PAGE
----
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How to draw together on Apple, Google and Microsoft devices

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Image: Andy Wolber/TechRepublic

It took until late 2022, but now all three major platform makers offer collaborative drawing board apps — or, as I like to think of these, digital drawing alternatives to napkins, notebooks and chalkboards.

Apple Freeform, Google Jamboard and Microsoft Whiteboard, each explained briefly below, all allow you to draw and type on a virtual rectangular shaped space. This sort of unstructured sketching helps many people explore ideas or clarify concepts. When drawing with other people, these visual tools may help encapsulate or explain essential points and sequences.

As remote work becomes increasingly common, turn to these drawing tools when you need to scribble and show people something that may be difficult to describe with words. Each of these drawing systems pairs well with the respective platform’s video-conferencing system, too: Freeform with FaceTime, Jamboard with Google Meet, and Whiteboard with Microsoft Teams. When you’re done with a drawing, you may export your board, either as an image (Google Jamboard and Microsoft Whiteboard) or PDF (Apple Freeform and Google Jamboard) for long-term reference.

Jump to:

Drawing together with Apple Freeform

Apple Freeform, an app included as part of an iOS, iPadOS and macOS systems update in mid-December 2022, provides a versatile visual collaboration space, with support not only for drawn lines and typed text but also insertion of a wide range of images, files and shapes.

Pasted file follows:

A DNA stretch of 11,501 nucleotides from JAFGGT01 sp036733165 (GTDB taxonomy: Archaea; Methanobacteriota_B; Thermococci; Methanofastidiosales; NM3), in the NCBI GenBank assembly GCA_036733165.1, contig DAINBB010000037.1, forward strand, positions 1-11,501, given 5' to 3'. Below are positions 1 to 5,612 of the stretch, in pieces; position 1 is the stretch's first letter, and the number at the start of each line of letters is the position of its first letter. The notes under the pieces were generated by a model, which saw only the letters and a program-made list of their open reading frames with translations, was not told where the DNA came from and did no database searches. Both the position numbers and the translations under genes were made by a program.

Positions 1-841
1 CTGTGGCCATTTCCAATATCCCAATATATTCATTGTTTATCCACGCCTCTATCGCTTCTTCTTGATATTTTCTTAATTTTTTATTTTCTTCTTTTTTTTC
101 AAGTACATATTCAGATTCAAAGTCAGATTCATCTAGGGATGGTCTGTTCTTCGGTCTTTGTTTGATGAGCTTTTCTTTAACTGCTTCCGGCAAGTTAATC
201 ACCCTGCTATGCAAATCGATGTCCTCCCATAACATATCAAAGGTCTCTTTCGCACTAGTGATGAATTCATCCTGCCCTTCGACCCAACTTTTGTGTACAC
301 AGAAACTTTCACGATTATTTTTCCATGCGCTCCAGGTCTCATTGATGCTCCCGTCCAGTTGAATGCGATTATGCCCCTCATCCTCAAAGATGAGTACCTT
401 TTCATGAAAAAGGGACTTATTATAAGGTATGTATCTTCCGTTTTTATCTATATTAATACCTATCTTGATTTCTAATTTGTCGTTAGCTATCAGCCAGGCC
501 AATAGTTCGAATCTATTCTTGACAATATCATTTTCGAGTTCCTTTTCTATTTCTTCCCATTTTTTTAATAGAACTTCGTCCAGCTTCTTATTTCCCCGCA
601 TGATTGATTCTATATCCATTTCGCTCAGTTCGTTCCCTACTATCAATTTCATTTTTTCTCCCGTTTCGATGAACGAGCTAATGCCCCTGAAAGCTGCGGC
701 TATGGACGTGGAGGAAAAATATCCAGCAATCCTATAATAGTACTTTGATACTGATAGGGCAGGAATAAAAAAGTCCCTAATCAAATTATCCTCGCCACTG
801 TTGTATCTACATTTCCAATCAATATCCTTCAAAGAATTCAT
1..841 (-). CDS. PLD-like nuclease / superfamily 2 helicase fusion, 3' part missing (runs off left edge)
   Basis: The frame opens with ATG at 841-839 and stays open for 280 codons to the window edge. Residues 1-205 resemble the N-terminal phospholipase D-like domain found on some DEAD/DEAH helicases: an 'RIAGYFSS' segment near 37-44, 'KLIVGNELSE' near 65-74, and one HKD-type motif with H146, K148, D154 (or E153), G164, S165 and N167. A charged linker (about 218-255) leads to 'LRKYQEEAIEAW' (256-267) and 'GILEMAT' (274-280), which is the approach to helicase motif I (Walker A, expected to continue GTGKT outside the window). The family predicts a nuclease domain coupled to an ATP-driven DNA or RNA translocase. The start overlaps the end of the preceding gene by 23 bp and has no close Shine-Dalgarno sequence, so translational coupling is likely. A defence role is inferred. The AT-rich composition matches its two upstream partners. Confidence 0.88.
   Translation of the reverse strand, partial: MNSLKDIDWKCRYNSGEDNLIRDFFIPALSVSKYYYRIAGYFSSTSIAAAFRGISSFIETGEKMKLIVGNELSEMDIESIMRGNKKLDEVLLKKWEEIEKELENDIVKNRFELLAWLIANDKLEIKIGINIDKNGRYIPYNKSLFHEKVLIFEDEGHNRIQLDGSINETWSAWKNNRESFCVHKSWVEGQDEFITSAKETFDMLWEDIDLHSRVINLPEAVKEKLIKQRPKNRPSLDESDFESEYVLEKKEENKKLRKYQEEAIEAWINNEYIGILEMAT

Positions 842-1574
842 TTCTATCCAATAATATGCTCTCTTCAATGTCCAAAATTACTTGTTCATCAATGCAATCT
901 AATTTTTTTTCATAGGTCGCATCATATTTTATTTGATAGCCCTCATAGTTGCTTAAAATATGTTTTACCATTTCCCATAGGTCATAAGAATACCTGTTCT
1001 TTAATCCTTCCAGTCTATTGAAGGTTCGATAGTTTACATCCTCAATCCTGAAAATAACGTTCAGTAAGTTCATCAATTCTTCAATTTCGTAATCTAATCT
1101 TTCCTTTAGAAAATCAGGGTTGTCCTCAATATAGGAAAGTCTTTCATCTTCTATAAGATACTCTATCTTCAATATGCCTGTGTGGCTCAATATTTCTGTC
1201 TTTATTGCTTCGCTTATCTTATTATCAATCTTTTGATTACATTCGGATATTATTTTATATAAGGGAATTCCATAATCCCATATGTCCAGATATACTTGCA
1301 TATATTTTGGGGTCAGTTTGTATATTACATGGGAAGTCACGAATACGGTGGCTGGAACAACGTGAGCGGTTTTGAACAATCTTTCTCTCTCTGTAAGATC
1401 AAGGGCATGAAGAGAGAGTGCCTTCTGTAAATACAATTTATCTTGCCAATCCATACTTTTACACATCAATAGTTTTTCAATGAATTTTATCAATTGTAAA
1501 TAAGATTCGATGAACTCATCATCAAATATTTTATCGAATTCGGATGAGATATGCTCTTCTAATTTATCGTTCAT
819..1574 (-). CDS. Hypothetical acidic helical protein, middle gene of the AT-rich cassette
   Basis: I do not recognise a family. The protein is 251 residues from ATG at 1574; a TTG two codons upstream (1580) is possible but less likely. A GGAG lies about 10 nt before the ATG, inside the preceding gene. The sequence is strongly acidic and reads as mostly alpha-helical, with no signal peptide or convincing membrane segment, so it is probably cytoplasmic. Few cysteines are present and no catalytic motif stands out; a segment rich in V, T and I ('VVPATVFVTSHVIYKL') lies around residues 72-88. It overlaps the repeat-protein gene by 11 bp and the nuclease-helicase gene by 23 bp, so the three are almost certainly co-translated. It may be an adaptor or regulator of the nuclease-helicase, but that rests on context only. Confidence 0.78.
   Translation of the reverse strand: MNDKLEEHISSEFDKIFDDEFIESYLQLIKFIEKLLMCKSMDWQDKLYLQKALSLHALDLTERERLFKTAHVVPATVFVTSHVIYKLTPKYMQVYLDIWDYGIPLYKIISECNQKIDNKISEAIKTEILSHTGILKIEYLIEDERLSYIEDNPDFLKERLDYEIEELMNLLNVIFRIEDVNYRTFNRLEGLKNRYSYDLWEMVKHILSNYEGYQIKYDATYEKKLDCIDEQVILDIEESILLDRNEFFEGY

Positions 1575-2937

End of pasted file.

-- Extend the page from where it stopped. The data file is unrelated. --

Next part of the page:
On iPhone, you may draw lines with a finger, while on iPad you may use an Apple Pencil or other supported stylus. Freeform lets you select and insert shapes, which include not only geometric shapes, but also people, devices, symbols and more.

Freeform lets you leverage the capabilities of your Apple devices, as shown in Figure A. On an iPhone or iPad, you may use the camera to either take a photo or scan a document and add it as an item into your Freeform file.

Figure A

Apple Freeform can leverage distinctive features of devices. Here, the drawing tools in Freeform on an iPad Mini are used to create a sketch that will then be inserted into Freeform on a MacBook Air.

People who use a macOS system alongside an iPhone or iPad may choose to take a photo, scan a document or add a sketch using one of those nearby devices from within Freeform on macOS. The nearby device auto-switches to the selected mode as long as you have Bluetooth enabled and are signed in to the same Apple ID on both systems.

Drawing together with Google Jamboard

Google Jamboard is available on the web and with Apple and Android mobile apps. Jamboard lets you draw with four types of drawing tools (e.g., a pen, marker, highlighter or brush) as well as add sticky notes, images, shapes or text. For each of the drawing tool types, you may select from a set of six colors: Black, blue, green, white, yellow or red. Jamboard also offers a laser tool, which functions much as a laser pointer might during an in-person presentation, with a red line that disappears soon after you draw with it.

With Jamboard, collaboration isn’t limited to a single board. You may add additional frames, such as the frames shown along the top of Figure B. In fact, you may add up to a total of 20 frames within a single Jamboard file. This capability may make it easier to group or sort ideas, such as notes associated with different aspects of a project.